T Nation

High Intensity Hypertrophy, Training to Failure?


#1

I want to get my training program set up right so I don’t have to think about it and can just worry about working out and trusting the design of the program.

I like training with high intensity. I’ve seen different studies that show training to failure (which I like doing) is what stimulates hypertrophy. I’ve seen studies where it says 1 set does the job and I’ve seen where some say it takes 3 sets to do it.

If it does take 3 sets would it be useful to do something like:

Bench - 1 set 4-6 reps to technical failure
Incline - 1 set 6-8 reps to technical failure
Dips - 1 set of 6-8 reps to technical failure

In this case 3 sets are to failure but they on different exercises… Or would it be better to do the 3 sets to failure all on one exercise??

Just trying to do my own research so I don’t second guess my workout and can just go train and get stronger and bigger.

Thank you


#2

Go check CT’s blog on Thibarmy, there’s a capsule about training hard that should interest you. The coach recommends, for hypertrophy, that you go to utmost failure on the last set of each exercise. So what you say is good, you should reach failure on the last set of bench, then incline, then dips.

But remember not to reach true failure on o-lifts, squats, deadlifts…


#3

Yea I usually don’t reach true failure on big lifts. But what I’m really asking is how many failure sets does it take to maximally stimulate growth. Is it one all out set? 3 sets? 1 rest pause set where u actually hit failure 3 times in 1??

Just me personally, I don’t see how a 5x5 routine or sometime similar stimulates growth? The fifth set might be hard and have some growth stimulus to it but the first four sets were just a waste of time your body is already strong enough to get the easy reps it’s those last few hard reps that really make the growth occur. That’s why I love intensity


#4

Failure is not the only variable that can stimulate growth.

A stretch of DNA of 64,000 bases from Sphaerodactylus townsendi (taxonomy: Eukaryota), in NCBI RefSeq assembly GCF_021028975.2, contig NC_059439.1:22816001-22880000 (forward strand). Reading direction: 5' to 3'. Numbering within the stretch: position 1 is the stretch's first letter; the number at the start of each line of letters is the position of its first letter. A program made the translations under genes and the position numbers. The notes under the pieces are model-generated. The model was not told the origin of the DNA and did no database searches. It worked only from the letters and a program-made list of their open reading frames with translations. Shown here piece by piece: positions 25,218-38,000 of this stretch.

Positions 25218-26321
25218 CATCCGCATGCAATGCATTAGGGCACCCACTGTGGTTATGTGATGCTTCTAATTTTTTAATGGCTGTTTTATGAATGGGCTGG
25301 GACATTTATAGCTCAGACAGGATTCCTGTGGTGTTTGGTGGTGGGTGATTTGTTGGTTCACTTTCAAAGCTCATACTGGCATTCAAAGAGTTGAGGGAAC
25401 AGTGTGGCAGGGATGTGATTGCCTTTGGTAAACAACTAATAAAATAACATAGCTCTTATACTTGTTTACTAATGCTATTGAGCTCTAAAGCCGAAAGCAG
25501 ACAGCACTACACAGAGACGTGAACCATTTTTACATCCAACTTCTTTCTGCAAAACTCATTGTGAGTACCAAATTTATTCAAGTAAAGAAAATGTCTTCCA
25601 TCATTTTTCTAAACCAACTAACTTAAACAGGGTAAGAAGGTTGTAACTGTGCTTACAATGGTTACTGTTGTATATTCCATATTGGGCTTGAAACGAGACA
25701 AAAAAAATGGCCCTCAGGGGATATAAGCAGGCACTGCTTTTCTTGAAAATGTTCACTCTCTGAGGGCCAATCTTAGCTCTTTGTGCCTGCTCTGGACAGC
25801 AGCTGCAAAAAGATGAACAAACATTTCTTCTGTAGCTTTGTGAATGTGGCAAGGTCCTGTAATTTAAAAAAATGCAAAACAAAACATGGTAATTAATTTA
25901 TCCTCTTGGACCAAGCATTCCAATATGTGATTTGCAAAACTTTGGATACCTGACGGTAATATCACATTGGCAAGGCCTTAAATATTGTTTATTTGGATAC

#5

Going to failure on a big lift is intimidating, painful, and extremely demotivating for me UNLESS i have done a proper ramp/5x5 or “strength/performance” style training prior.

Then the back off set on the compound and/or an assistance exercise done for failure (straight sets) or myoreps, rest pause etc…is incredibly pleasurable, effective, and GROWTH INDUCING.

As a thought experiment say your front squat from box max is 315 lbs (training max) and you want to rep out 225.

You can do the “standard” 3-4 prep sets of 6-8 reps, gradually going up to 225 and then go all out on 225.

Or…you can ramp up in 3-5 reps up to 1 rep on 315…then back off and rep out 225.

The latter feels SO MUCH better…and i bet something happens biologically/physioligcally that makes the growth stimulus much better once your body has “primed” through a heavy/performance ramp up.

ONly time i woudl ever just jump into 3 sets to failure would with more assitance exercie or a machine. Then I could probably just bust out from the get go. But to do that on a barbell lift? No way jose!!


#6

Really there’s no real answer since it would depend on your neurotype, age, genetics, recovery, nutrition etc etc

I think rest-pause counts only as one failure, you then go beyond failure.

5x5 is mainly for strength but it still stimulates growth because of the weight involved: your body adapts to the stress. And as you get stronger it has to follow. But yeah it will be less efficient than bodybuilding work


#7

Failure should not be reached on big compound lifts, especially of the more neurologically demanding type (squats, deadlifts, olympic lifts, push press, etc.). I believe in reaching failure on isolaton and machine work to stimulate maximum hypertrophy with these tools.